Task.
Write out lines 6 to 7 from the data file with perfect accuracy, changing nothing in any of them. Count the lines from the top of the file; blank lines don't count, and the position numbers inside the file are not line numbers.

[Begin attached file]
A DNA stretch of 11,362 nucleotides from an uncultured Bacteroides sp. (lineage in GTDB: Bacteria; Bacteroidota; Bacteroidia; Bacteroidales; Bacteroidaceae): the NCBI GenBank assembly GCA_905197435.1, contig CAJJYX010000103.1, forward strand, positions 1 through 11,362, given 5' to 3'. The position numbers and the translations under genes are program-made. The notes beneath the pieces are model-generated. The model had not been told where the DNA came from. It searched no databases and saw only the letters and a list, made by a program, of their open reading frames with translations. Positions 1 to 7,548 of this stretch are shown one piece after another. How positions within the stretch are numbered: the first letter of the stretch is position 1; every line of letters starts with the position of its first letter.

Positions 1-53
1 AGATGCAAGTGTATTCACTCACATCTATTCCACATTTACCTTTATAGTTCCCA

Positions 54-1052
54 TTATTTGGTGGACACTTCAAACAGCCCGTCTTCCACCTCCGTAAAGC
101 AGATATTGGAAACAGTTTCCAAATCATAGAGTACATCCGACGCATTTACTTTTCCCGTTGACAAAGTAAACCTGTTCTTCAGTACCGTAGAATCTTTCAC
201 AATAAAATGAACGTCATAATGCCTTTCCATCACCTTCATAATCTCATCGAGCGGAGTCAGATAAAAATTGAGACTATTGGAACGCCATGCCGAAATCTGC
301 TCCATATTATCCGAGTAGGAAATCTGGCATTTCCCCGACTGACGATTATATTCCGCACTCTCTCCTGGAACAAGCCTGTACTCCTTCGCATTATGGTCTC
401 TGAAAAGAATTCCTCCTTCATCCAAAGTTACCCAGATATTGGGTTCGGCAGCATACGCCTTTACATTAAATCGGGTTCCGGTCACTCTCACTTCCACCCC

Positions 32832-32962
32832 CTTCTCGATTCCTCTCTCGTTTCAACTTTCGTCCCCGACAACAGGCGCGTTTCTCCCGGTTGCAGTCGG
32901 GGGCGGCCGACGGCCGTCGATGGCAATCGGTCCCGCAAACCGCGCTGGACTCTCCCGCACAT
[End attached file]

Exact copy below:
101 AGATATTGGAAACAGTTTCCAAATCATAGAGTACATCCGACGCATTTACTTTTCCCGTTGACAAAGTAAACCTGTTCTTCAGTACCGTAGAATCTTTCAC
201 AATAAAATGAACGTCATAATGCCTTTCCATCACCTTCATAATCTCATCGAGCGGAGTCAGATAAAAATTGAGACTATTGGAACGCCATGCCGAAATCTGC